Cooks in the Middle East also prepare countless chili-like dishes and serve them with flatbread. In Egypt, it might be lentil-and-lamb chili with cilantro or beef-and-fava-bean chili garnished with olives. Armenians opt for beef with chickpeas and dill, whereas multibean combinations are favored in Iran.

Some chili connoisseurs insist on using cubes of beef. That’s fine if you have several hours, but when time is short, ground meat is the best choice. Although classic American chili is made of beef, today many substitute turkey, chicken or even vegetarian soy products.

If you have a carb phobia, you can serve your chili over baked or broiled eggplant slices or steamed spaghetti squash. The neutral taste provides a good balance for the chili. And if you are really passionate about protein, you can make chili dogs, although for my taste, spooning meaty chili over frankfurters is overkill.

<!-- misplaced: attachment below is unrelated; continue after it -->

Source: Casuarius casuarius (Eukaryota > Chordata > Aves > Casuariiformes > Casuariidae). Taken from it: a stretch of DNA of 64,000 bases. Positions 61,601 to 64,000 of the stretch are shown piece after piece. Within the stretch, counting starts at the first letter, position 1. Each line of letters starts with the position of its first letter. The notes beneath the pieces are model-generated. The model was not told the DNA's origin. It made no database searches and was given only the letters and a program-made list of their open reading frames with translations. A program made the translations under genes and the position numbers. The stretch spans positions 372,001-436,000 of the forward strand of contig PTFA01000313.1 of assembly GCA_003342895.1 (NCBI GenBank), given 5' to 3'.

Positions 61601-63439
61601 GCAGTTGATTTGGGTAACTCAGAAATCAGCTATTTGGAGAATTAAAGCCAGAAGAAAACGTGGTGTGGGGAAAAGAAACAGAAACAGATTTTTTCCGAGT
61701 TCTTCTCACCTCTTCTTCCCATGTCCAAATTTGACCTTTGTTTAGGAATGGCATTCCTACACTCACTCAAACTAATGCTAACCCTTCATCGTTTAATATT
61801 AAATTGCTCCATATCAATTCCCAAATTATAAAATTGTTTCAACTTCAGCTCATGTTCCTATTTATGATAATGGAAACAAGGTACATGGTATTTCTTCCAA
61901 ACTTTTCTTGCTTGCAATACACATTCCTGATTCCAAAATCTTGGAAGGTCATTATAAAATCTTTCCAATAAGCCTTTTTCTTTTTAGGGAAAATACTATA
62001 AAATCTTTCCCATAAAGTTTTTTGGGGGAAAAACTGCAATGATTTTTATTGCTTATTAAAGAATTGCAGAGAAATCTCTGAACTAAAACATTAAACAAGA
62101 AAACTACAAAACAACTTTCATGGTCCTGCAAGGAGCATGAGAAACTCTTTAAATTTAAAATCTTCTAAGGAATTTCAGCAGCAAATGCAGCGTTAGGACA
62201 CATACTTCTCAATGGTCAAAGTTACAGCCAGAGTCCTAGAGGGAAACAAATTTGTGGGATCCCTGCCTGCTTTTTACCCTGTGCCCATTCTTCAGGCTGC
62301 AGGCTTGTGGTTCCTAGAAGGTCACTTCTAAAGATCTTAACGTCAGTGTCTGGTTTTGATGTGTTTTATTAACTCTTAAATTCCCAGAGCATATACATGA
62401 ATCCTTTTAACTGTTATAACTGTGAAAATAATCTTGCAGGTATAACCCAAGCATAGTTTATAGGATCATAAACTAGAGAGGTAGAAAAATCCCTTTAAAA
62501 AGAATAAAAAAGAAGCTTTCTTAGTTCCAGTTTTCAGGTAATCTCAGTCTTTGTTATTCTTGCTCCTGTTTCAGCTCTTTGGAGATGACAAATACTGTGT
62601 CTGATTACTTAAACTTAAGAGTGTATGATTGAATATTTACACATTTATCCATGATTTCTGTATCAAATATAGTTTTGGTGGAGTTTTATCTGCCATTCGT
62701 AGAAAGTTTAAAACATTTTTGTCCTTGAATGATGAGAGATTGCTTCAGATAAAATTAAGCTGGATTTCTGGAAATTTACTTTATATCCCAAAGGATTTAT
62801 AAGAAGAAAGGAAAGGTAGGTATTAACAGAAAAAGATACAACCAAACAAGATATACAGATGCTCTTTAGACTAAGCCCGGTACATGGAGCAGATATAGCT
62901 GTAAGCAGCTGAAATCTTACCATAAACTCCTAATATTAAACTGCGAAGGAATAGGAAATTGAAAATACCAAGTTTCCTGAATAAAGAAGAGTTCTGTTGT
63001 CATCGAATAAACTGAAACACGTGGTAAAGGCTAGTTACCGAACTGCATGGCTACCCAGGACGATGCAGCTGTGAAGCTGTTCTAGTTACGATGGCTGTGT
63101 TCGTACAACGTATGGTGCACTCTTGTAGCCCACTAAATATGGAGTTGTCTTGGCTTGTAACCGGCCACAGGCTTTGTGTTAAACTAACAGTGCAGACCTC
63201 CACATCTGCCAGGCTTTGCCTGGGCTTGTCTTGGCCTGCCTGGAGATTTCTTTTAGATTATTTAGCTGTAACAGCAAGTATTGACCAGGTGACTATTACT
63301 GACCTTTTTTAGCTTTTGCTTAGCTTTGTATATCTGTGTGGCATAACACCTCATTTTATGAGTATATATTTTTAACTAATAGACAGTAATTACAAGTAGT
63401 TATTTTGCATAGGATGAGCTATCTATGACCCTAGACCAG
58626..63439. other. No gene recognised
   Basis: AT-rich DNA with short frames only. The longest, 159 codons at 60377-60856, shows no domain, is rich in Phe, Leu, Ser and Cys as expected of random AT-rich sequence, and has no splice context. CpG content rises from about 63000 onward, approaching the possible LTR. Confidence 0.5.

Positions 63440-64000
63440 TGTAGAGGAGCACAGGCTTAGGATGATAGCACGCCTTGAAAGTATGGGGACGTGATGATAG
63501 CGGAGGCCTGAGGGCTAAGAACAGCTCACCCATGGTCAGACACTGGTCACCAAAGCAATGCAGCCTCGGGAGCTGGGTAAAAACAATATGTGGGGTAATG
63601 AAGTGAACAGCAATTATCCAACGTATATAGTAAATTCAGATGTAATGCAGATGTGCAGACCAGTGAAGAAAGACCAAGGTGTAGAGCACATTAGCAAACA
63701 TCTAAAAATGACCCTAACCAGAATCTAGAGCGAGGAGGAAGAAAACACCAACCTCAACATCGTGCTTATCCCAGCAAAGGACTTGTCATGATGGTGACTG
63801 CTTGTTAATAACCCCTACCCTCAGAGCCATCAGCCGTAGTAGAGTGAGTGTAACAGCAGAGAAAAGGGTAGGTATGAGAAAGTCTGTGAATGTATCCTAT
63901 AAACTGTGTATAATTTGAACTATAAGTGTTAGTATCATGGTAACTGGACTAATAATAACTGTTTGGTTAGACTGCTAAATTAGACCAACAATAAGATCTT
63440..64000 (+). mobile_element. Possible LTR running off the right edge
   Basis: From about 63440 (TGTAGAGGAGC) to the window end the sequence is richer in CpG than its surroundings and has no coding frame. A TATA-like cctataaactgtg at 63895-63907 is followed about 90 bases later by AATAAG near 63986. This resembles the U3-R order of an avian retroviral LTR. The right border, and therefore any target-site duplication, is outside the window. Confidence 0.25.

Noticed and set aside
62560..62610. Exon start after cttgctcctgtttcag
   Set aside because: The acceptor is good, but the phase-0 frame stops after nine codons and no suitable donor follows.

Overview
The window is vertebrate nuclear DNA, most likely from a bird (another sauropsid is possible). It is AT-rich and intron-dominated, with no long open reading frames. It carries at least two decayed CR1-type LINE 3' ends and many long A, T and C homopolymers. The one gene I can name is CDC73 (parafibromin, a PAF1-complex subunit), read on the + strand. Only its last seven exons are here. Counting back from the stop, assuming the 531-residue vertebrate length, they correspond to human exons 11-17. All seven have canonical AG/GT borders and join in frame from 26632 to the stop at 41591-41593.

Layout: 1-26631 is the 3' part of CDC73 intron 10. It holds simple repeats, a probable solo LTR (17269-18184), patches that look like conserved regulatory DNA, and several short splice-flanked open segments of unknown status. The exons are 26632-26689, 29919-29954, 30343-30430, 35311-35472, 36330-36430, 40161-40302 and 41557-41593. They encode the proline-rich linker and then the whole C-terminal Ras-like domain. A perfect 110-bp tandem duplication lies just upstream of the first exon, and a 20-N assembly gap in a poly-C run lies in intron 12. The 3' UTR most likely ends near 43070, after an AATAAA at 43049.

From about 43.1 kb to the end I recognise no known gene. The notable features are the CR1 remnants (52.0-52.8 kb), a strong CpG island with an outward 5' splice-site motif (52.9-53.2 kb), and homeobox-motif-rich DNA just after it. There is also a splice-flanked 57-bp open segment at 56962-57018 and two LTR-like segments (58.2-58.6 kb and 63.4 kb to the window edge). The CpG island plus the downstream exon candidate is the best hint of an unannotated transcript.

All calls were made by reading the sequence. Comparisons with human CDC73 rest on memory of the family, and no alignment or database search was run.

Quick and garlicky Middle Eastern chili

This chili is flavored with coriander, cumin, cayenne and cilantro, which are popular among Egyptian cooks. If you don’t have coriander and cumin in your pantry, you can substitute 2 or 3 teaspoons of chili powder. Chili powder is a blend of dried chilies, cumin and oregano.

Note that some spice jars labeled “pure chili powder” may contain only ground chilies rather than a spice blend and, depending on the chilies used, may be very hot and should be added a little at a time, to taste.

2 to 3 tablespoons olive oil or vegetable oil

2 large onions, chopped

8 large garlic cloves, minced

1 green bell pepper, diced